Second, start by playing 15 minutes at a time, three times per day. Doing this allows your fingers some time to rest while still spending as much time as possible playing, and thus building up calluses.
Don’t overdo practice, though, because you’ll be making your fingers sore but not building calluses any more quickly. If you have the discipline to stick with it despite that, you’ll be OK, but it can discourage some players.
A final thing you can try to reduce finger pain in your fretting hand while you build up calluses is to use a lighter touch. Many new guitar players think they need to hold the strings down against the fretboard with all their might, but, in reality, that is just tiring out their hands and making their fingers hurt more.
You can use a much lighter touch than you might think at first. Try this as a way to see exactly how much force your guitar takes.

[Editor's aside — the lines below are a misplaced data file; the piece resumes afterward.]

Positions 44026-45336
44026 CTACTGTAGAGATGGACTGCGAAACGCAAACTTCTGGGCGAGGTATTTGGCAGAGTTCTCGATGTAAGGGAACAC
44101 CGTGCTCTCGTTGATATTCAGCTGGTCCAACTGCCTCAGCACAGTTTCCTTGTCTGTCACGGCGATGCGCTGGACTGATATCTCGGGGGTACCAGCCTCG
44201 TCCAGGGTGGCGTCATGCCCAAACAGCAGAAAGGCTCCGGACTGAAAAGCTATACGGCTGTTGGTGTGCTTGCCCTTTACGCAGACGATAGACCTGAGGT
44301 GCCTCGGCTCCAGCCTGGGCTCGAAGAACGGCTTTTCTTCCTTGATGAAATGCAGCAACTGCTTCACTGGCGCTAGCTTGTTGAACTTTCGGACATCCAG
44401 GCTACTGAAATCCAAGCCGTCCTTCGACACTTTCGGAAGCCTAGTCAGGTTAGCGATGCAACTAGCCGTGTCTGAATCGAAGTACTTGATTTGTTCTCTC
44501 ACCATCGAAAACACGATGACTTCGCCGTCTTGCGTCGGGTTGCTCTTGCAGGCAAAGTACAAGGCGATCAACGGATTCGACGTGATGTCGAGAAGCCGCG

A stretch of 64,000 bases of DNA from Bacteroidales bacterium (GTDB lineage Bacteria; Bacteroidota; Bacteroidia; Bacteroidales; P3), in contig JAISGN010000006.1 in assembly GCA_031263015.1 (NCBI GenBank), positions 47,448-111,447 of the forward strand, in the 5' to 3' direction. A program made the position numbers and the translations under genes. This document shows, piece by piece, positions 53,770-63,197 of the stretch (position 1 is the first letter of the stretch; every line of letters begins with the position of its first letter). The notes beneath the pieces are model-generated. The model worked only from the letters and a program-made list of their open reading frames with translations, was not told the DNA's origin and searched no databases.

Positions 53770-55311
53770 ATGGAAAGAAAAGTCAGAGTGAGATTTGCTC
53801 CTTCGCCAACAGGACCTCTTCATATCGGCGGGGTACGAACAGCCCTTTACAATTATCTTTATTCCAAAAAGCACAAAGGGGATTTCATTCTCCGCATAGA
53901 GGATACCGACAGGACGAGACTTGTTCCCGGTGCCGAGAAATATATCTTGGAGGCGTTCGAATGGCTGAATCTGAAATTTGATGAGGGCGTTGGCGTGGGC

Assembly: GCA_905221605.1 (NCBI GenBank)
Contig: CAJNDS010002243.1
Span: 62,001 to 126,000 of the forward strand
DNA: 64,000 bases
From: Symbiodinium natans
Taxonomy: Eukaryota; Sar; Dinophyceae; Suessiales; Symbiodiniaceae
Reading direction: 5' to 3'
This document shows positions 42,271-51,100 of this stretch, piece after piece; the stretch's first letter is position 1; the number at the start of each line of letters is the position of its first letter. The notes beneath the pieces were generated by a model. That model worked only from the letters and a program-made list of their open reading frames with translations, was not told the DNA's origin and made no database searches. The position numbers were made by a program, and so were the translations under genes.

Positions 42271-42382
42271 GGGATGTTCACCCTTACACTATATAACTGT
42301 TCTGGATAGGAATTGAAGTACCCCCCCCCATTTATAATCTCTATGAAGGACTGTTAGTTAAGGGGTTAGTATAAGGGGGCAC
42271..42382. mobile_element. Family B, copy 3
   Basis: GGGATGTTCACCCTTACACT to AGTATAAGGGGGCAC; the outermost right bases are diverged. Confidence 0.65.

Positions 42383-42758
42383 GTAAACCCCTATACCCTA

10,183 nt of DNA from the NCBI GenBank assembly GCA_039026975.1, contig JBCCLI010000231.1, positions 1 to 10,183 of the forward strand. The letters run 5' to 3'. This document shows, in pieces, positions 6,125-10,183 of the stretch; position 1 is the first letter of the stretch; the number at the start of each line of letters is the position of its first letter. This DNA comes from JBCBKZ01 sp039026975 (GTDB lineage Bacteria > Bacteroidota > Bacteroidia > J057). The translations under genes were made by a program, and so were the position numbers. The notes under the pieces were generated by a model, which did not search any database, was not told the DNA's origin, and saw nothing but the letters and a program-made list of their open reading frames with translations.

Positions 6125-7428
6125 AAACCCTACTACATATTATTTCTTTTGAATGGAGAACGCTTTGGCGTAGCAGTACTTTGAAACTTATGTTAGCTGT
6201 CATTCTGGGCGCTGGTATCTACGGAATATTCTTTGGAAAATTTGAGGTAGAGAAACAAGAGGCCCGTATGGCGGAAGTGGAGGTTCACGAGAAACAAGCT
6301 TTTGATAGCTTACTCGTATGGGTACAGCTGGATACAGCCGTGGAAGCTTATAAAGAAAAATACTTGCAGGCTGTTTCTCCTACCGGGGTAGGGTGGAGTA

When playing your guitar, make a chord shape with your hand and hold your fingers just above the strings. Move your hand down until your fingers are resting on the strings but not pressing them down and strum.
You should hear a muted sound, because the strings can’t vibrate freely.
Keep adding pressure with your hand a little at a time, testing each time with a strum. You should be able to tell from the sound when you’re actually playing the strings and that will give you an idea of the force you’ll need to play.
Using less force will mean the strings don’t dig into your fingers so hard, which should lessen the discomfort.
Guitar strings can be pretty hard on the skin, especially after repeated contact. Higher strings, in particular, can cause pain because of how thin they are, acting almost like a blade against skin, especially at the wrong angle.
In some cases, you can develop calluses that will help protect your skin from serious damage while playing. In other cases, though, taping your fingers is an excellent way to cushion your skin against friction from the strings.
I’ve been a musician, particularly a guitarist, for more than 25 years. I love writing about guitars, gear, recording, music in general and more.